The hardest lesson we have absorbed so far on our journey is that we aren’t actually mobile. While we were aware and accepting of the fact that Kevin’s business is tied to our garage and we could therefore only afford a long adventure, we were completely caught off guard at how much we are tied down to our lives back home.
From showing and leasing our rentals, setting up move-out walk-throughs and cleaning, depositing rent and business checks, collecting mail, moving packages indoors, watering plants, to numerous other day-to-day tasks, we underestimated how difficult it would be to unplug and travel.
Lifestyle change is comprehensive. The mobile lifestyle, where your earn anywhere, hopefully passive income allows you to globetrot whenever and wherever, requires adjustment in multiple life areas.
Investments must be on autopilot.
You must be intimately familiar with your bare necessities (preventing needless shipping of birth certificates that were forgotten, which so didn’t happen to us).
You must either secure your valuables or get rid of them, because a vacant home is a target.
You must have extremely welcoming pet sitters if you have opted to adopt one of these furry friends who are not welcome in many destinations and transportation options.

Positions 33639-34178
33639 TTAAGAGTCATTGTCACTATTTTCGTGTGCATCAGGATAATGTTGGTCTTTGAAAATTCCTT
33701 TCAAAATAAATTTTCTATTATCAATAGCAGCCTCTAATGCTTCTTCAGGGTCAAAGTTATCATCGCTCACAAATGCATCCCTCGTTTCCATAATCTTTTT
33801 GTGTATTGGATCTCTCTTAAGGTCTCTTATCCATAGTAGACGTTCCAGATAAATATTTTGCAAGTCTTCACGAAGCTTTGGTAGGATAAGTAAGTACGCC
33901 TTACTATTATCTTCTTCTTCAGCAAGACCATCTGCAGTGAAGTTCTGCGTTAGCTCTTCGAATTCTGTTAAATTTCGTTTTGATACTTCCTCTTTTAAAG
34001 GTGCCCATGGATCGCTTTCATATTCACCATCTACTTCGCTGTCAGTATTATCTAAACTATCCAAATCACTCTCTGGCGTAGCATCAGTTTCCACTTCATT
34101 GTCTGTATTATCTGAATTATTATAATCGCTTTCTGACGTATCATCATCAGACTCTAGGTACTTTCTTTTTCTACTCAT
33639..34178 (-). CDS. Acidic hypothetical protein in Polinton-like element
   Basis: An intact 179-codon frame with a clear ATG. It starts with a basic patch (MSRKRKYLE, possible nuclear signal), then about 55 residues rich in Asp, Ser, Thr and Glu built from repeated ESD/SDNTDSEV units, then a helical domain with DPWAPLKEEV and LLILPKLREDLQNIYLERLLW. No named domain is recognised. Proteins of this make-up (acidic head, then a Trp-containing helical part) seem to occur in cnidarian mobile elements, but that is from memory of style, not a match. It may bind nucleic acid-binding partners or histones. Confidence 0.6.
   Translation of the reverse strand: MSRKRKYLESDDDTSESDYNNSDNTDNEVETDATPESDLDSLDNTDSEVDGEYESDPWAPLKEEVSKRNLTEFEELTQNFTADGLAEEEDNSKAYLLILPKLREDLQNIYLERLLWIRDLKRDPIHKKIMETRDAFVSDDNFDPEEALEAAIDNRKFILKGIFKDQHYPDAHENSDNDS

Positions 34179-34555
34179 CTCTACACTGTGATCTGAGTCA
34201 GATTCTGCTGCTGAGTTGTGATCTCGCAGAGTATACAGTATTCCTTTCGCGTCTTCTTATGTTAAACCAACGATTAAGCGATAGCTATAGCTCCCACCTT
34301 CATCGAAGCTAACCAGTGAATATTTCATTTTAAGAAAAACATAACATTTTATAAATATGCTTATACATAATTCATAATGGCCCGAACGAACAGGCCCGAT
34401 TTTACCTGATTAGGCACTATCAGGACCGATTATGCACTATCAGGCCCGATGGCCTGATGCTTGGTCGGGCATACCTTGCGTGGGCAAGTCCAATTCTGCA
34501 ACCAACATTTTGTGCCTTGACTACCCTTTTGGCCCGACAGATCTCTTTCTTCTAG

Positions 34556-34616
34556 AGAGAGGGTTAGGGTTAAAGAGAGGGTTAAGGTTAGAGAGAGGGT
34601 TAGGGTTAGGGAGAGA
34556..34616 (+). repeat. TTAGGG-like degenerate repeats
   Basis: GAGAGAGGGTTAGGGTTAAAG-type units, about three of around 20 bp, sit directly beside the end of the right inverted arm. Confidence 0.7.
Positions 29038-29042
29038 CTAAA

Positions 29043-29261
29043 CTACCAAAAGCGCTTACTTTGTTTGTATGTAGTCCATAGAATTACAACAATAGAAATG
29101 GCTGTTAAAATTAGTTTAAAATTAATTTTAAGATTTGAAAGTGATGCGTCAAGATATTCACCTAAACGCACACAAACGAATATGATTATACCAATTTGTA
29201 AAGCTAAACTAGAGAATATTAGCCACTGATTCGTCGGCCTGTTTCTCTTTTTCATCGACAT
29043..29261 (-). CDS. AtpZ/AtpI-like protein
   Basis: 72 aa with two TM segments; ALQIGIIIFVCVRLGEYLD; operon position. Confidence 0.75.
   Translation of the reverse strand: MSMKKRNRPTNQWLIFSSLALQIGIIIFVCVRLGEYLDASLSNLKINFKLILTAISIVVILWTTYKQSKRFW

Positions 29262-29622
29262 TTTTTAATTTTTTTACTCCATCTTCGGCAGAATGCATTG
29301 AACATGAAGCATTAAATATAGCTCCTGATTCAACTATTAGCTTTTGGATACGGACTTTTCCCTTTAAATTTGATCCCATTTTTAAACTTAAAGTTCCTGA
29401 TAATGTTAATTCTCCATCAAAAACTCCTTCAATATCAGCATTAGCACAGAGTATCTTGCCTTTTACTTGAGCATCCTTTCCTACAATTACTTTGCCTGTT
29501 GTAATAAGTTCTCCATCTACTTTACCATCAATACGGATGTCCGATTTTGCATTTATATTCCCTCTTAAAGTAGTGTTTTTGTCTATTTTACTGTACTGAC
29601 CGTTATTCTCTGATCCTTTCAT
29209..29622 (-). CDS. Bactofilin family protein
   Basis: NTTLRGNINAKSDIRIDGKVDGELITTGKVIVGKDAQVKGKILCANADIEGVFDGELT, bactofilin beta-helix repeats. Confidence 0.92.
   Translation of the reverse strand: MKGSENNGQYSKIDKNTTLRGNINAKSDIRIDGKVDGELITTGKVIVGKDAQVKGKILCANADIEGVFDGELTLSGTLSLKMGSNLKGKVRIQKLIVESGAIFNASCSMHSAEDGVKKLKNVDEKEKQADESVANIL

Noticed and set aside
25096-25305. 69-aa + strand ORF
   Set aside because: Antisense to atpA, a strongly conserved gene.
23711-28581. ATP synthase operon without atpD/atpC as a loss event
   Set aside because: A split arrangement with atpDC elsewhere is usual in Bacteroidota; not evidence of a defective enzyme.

You have to forward your mail to a trusted person (if going for a long while) who can open anything that appears urgent.
You must allow someone to forge your signature (or go the legal route with a complicated power of attorney).
After years of putting down solid roots, this is difficult. Unplugging is not just about technology.
It’s about quality time and peace of mind, which does not equate to calling maid services and carpet cleaners from the top of Mount Washburn during peak grizzly viewing times like I did yesterday.
Ultimately, in order to experience the true value of mobile income, we must adjust and prepare our lifestyle. The rentals will be sold. The mail converted to email whenever possible. My in-laws must be thanked frequently and paid back in favors for watching the Chihuahua and being our local back-up. And we probably need to look into a mobile mail and personal assistant service for the long trips in order to deposit checks and forward urgent information.
Bottom line: It is nearly impossible to anticipate and tie up the loose ends before making your first leap into freedom of place, but it’s a fun test run to learn what’s staking you (and your happiness) down.